Aristides was sitting in court, listening to an accuser prosecuting his cousin. It was a major trial.
His cousin, Callias, was one of the richest men in Athens. But Aristides was famous for being poor.
The prosecutor turned to Aristides, sitting in the audience, and said, “Can anyone doubt Callias is a wicked man, when he lets his cousin and friend Aristides live in a tiny house, and go around in cheap clothes?”
Aristides stood up and explained. Callias offered him money many times, but Aristides always turned him down.
Ancient Potsherd (ostrakon) with Aristides’ name on it.
In his opinion, “Only those who are unable to be anything but poor should be ashamed of poverty.”
Callias was acquitted.
Plutarch brings up this example in his essay On Chance, (or On Fortune or On Luck – Περὶ Τύχης).
Many people think, consciously or not, that the success of impressive people depends on luck, fortune, chance. It’s partly true.
But, Plutarch remarks, “Was it because of Luck that Aristides persevered in his poverty, when he could have made himself master of great wealth?”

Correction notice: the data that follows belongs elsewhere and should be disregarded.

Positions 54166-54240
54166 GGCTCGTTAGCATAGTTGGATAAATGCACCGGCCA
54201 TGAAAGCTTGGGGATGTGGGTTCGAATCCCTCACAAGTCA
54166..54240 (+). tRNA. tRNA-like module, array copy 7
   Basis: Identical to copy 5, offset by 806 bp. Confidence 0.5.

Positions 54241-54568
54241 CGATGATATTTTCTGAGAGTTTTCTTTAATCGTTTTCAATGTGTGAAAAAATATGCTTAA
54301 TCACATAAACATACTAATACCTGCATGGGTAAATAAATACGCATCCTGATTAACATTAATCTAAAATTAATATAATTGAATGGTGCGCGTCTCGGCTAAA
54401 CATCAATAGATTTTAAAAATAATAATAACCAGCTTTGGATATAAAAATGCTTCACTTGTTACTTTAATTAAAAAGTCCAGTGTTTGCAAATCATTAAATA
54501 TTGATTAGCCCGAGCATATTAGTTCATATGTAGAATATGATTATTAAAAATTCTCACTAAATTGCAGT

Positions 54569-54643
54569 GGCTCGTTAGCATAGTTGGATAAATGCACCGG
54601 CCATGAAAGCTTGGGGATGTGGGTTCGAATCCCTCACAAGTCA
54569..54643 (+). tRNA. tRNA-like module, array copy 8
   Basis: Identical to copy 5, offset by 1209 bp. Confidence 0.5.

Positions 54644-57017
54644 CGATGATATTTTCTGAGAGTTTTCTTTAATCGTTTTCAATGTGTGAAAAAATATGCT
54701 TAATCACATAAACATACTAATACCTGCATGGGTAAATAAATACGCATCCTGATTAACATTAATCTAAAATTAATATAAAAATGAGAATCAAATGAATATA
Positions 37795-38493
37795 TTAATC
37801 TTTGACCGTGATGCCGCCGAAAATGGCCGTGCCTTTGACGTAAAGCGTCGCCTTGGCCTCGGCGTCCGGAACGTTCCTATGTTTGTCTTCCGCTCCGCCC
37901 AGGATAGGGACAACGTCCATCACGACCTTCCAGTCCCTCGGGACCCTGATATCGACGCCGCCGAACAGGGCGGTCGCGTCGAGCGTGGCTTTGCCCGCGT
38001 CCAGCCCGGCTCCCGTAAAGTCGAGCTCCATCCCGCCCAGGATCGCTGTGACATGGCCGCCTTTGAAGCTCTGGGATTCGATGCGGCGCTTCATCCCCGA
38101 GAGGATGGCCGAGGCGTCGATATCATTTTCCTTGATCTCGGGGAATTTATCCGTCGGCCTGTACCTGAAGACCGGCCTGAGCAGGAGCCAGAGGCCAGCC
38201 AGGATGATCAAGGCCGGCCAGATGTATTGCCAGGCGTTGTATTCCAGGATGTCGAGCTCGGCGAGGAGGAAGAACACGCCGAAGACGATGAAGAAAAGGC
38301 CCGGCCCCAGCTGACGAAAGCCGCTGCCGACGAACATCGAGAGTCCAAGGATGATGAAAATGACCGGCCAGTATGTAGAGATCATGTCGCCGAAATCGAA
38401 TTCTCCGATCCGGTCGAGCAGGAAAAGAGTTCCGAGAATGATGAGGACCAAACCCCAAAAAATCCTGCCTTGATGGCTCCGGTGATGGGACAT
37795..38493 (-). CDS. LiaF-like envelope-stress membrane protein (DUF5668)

Aristides was nicknamed “The Just” for a reason – and it was his character that won him his lasting reputation, both in his lifetime and for posterity.
What ultimately impresses us in others – and why we find stories of successful people useful – is not their luck, but what they do with it.
Plutarch proposes, in his essay, that the opposite of Fortune is a certain kind of intelligence (phronesis):
“That particular sagacity and intelligence which renders people virtuous in the midst of pleasures we call continence and self-control, in perils and labors we call it perseverance and fortitude, in private dealings and in public life we call it equity and justice.”
Acting in accordance wth virtue is a form of intelligence. But it’s not the kind you are born with. It is learnable.
We learn it from observing, and from doing.